He turns out to be right, as he reflects further that “hound” is too much of an outdated term for people to be coming up with on their own, meaning it must be occurring through suggestion, specifically young Henry. Hound is revealed to be an acronym standing for the initials of various scientists who worked on an American project several decades prior that dealt with chemical hallucinogens designed for warfare. The seemingly friendly Dr. Frankland was part of these projects, though he’s now changed his identity. Sherlock helps Henry uncover his repressed memories that it was not a hound, but rather Frankland in a H.O.U.N.D. sweatshirt and wearing a gasmask who murdered his father in order to keep the secrets of the project under wraps.
Sherlock, John, Lestrade and Henry find themselves back on the Moor where they are shockingly confronted with a real monster hound, terrible red eyes and all! (In a nice homage, the hound looks very much like it did in the Jeremy Brett version.) What is causing the vision this time? Lestrade and John haven’t been drugged. Suddenly Sherlock realizes the fog itself carries the drug, and the dog is just an average dog made more terrifying by the fog. (Earlier, it was actually revealed that the owners of a local pub had obtained a vicious dog in order to drum-up belief in the hound because it was good for business.)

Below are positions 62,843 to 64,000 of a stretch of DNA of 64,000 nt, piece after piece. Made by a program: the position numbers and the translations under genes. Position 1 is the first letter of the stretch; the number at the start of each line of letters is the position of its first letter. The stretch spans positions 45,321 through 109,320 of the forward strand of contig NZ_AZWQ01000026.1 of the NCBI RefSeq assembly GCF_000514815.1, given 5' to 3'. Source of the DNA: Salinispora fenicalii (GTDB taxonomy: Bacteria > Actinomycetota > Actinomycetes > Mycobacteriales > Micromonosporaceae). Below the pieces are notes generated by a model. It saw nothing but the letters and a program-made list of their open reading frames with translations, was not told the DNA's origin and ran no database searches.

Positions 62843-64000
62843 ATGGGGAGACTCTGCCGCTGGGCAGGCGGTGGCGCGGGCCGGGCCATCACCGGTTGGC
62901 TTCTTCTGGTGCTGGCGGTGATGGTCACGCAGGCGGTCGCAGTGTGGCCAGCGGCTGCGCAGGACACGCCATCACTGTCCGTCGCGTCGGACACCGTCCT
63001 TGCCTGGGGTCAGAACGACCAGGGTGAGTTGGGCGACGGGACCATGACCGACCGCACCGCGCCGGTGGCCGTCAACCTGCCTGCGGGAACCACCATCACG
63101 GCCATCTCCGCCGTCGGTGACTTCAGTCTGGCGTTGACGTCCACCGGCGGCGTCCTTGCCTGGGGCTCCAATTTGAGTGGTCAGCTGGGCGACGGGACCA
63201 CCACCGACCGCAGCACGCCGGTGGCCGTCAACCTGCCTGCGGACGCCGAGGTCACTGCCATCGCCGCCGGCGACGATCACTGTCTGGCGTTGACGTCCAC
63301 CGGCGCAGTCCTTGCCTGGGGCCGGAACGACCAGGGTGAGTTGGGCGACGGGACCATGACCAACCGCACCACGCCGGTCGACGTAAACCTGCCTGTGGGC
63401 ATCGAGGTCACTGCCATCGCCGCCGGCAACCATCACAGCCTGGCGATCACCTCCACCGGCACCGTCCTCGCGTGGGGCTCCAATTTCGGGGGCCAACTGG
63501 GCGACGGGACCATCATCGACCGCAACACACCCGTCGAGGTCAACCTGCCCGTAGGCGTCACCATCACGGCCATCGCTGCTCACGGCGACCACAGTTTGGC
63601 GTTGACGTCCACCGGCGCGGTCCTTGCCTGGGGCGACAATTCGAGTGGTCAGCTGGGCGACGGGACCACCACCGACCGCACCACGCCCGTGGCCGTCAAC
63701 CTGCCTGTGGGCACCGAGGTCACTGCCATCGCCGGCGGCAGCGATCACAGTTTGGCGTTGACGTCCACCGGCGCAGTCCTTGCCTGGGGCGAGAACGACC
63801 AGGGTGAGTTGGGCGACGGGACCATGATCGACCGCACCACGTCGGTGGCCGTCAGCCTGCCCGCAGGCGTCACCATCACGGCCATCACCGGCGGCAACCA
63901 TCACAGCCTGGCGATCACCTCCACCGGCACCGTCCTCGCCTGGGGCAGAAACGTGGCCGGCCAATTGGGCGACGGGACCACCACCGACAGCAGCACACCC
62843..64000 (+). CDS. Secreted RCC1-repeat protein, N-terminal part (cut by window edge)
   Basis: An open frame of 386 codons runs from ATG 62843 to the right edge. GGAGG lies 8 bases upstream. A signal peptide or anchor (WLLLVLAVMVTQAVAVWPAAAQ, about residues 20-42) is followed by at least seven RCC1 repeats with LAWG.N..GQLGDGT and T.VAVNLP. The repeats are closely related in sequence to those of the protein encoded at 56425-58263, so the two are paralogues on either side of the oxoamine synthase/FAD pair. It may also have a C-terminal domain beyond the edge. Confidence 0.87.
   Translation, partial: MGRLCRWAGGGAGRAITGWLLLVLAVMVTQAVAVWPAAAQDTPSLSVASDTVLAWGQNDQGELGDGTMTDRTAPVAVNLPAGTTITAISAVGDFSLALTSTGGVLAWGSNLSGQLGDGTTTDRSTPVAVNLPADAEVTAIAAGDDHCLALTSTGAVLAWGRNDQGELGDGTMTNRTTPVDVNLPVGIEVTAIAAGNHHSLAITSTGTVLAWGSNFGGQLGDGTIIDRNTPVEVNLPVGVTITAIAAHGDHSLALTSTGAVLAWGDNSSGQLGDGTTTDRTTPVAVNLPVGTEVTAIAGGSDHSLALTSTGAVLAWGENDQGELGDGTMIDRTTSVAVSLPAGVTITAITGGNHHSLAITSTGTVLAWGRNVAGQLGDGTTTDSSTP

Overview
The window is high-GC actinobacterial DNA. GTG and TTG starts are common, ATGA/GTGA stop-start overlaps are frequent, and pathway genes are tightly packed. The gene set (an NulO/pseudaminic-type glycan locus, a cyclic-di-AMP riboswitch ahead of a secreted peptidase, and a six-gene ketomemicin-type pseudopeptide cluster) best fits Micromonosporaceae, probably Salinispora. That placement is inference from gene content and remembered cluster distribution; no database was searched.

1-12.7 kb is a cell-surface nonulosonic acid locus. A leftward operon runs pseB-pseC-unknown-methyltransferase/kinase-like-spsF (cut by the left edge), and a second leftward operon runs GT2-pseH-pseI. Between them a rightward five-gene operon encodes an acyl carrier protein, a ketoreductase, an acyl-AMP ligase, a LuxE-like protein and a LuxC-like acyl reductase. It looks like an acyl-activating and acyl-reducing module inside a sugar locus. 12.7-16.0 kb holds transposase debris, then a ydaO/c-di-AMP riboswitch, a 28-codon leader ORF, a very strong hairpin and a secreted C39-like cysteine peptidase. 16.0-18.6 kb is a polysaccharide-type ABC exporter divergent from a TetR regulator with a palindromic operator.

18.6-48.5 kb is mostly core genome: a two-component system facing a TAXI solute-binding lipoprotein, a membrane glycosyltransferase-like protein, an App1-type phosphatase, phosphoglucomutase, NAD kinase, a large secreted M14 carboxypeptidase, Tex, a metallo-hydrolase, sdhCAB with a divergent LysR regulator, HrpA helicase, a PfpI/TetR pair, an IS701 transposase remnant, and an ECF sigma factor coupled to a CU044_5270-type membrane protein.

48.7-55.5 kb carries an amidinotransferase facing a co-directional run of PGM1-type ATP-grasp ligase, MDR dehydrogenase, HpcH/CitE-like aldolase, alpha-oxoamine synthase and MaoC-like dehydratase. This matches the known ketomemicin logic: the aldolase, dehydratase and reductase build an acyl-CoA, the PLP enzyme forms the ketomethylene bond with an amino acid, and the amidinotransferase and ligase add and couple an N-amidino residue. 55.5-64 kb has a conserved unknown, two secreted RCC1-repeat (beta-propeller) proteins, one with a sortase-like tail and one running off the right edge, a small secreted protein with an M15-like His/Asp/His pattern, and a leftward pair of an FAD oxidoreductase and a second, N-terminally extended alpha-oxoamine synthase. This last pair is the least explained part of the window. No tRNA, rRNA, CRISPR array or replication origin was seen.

In a change from the original novella, John kills this canine, and not Sherlock. It seems Frankland is going to escape, but is killed by stepping on a mine, a relic from the military testing facility. In the end, Sherlock reveals to John that he’d actually been screwing with him back at Baskerville when John thought he saw the hound. Instead, Sherlock was messing with the lights and playing scary noises over the loud speaker to test a theory that much of what was happening relied upon the power of suggestion and hallucinogenics.
The final scene of the episode depicts Mycroft mysteriously letting Moriarty out of a holding cell where the villain has ominously scrawled Sherlock’s name over and over again
My pulse was pounding for a good solid hour after I finished watching it. For a while I worried that the Baskerville fog had been pumped into the room I was in! The spooky energy of the original story is more than captured here, and in many ways, the pacing and structure are actually improved upon. Something I loved very much was the initial fake-out the episode employed by having it seem like Sherlock was going to send Watson on his own to Dartmoor, which is what happens in the original story. I would have been okay with a Watson centric-episode resulting in Sherlock showing up again at the end, but I liked seeing them on the case together, and in a totally different setting than London.